Indian heads and Carole Hersee

I am ridiculously sentimental about old media. The history of broadcast and recording is a source of endless fascination for me. I'm not entirely sure why, except I think there's something magical about being able to capture a performance at one moment in time and carry it forward so that millions of people -- some of whom weren't even born when the performance took place! -- can experience it for themselves. Virtual time travel, albeit slow unidirectional virtual time travel.

Back in the days of yore, televisions were very temperamental. The worst we deal with now is figuring out how to make our movies display in widescreen, so they aren't full of pencil-people. Early televisions were wholly analog, and there were an infinity of ways the horizontal alignment, vertical alignment, convergence, retrace, and maybe a thousand other things could be faintly, but irritatingly, off. There was actually a point to having a TV serviceman, who would come to your house and fiddle with the set until it displayed things you could reasonably watch (quality of the programming notwithstanding), rather than just some teenager who would come get your broken set and drop off the warranty replacement.

If you ask most people what's on television at 3:30am, they'll say "infomercials", but it's only been comparatively recently that television stations have run programming 24-hours a day. For a long time, most stations went off the air after the late-late-late show. Rather than turn the transmitters off, which is quite a production, they broadcast one of many "test cards": patterns meant to provide a signal that would allow the viewer at home to adjust their television set for optimal performance. Test cards varied by region, format, and network, but they generally contained at least one large circle (to test for geometrical distortion), some areas of fine black and white lines at various angles (to test sharpness and contrast) and, later, a colorful image or a set of SMPTE standard color bars (to give an indicator of hue and color temperature).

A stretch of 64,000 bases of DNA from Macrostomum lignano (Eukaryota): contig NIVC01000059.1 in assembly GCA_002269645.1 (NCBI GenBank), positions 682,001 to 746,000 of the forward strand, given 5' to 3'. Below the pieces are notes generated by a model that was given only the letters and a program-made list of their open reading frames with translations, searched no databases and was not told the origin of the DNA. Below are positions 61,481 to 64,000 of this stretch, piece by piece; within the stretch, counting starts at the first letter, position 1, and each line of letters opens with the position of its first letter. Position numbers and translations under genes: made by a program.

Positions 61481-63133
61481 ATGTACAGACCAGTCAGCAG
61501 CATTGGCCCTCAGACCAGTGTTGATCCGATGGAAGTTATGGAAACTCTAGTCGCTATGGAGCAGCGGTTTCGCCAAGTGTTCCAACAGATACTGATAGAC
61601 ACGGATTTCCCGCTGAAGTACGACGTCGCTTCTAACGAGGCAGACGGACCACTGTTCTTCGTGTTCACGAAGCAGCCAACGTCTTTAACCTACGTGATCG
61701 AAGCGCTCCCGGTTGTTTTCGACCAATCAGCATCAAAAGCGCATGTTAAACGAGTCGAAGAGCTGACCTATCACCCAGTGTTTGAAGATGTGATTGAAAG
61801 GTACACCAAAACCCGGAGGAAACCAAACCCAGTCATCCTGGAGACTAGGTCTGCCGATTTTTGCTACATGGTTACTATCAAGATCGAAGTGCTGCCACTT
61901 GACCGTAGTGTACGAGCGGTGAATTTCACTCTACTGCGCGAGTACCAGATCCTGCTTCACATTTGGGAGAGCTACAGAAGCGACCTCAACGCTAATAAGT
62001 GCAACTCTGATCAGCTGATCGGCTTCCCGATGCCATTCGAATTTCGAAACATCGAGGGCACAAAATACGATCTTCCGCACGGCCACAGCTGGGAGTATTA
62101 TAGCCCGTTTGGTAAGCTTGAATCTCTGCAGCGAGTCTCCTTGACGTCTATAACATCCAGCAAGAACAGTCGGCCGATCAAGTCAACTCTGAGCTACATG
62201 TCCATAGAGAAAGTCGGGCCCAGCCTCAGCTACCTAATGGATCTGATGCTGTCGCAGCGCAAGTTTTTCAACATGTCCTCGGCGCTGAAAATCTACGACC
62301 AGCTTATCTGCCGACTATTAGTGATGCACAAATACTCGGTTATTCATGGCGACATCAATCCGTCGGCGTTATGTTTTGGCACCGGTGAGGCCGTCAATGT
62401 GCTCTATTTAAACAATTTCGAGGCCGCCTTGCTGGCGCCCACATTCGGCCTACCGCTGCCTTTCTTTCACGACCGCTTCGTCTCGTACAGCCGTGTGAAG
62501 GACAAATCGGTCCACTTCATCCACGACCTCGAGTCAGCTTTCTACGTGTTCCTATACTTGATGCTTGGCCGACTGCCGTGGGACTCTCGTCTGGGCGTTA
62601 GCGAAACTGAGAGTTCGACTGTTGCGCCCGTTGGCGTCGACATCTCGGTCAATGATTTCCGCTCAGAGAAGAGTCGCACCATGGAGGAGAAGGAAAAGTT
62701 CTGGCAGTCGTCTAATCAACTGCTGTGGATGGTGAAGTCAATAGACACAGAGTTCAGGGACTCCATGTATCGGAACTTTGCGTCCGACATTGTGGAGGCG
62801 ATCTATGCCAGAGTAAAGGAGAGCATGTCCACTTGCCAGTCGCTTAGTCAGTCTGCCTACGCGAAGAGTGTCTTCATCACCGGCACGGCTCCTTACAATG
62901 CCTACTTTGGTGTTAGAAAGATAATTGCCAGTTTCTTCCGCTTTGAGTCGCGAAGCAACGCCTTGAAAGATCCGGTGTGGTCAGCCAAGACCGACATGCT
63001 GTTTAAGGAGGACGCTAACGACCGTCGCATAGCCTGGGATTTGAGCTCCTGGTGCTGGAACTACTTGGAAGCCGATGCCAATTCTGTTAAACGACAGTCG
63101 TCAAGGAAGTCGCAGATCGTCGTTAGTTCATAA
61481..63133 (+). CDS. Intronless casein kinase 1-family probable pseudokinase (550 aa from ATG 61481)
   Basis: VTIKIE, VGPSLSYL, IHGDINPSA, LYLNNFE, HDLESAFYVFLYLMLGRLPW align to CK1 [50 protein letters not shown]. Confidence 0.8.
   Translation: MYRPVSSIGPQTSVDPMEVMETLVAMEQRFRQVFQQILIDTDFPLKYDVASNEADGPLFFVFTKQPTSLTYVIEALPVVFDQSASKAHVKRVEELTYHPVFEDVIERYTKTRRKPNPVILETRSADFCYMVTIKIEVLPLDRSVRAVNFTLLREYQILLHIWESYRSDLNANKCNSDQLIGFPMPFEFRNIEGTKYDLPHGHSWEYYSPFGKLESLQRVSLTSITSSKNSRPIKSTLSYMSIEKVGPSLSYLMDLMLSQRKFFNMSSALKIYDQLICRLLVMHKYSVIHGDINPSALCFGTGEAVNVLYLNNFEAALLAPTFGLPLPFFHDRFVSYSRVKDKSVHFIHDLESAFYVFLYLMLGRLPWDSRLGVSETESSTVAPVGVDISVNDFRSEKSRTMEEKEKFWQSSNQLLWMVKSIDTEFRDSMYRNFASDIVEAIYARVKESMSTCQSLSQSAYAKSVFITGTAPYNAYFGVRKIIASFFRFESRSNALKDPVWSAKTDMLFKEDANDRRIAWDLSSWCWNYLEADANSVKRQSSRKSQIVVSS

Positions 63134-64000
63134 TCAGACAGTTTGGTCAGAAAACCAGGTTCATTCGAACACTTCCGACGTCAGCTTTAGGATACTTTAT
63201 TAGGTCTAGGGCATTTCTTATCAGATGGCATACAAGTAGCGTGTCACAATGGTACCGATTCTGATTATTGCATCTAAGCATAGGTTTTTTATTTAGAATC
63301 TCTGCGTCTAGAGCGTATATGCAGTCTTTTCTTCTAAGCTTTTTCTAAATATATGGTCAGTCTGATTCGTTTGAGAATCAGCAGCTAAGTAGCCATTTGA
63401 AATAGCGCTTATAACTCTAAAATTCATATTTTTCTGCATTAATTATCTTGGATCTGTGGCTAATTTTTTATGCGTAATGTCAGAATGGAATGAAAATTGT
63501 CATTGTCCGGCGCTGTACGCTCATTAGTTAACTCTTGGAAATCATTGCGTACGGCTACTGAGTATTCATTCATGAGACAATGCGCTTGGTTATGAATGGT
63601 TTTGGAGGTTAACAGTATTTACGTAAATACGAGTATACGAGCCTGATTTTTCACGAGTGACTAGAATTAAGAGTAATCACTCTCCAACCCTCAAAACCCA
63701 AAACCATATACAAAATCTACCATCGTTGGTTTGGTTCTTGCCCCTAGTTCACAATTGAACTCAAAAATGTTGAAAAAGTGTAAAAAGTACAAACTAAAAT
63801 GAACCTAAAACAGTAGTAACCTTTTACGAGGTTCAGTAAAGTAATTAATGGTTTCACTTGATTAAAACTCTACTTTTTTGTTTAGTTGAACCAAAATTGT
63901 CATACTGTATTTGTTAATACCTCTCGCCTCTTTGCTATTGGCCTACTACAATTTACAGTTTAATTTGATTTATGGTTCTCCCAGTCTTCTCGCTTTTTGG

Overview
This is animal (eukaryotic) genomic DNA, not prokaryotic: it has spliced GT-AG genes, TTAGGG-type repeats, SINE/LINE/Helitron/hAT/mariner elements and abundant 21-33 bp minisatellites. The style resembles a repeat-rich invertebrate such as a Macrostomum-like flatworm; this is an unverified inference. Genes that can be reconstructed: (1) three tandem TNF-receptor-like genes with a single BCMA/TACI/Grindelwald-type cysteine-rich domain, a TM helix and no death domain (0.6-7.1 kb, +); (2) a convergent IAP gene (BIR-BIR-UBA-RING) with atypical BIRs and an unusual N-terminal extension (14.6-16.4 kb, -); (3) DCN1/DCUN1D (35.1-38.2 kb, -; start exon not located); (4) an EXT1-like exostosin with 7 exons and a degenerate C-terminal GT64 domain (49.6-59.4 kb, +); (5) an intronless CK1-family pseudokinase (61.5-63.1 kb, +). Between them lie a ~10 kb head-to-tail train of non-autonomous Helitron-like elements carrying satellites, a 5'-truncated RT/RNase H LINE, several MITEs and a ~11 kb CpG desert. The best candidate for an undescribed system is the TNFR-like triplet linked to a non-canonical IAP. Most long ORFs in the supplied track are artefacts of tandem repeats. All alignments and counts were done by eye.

RCA's Indian Head test card is one of the more famous ones from the black and white era, whereas the BBC's Testcard F, incorporating a snapshot of engineer's daughter Carole Hersee, is one of the best known of the color era.  There do exist HD test cards, albeit not many of them; one of the most sentimental is Sky HD's recreation of Testcard F in widescreen HD, with a photo of Myleen Klass.

Though test cards are still routinely seen in countries where 24-hour broadcasting is not the norm, but in the US and a substantial part of Europe, test cards have been relegated to internal use at television production studios. Poignantly, when full-power stations in the US were required to switch to digital broadcasts, more than a few of them chose to go into the sunset transmitting a classic test card as their last analog image.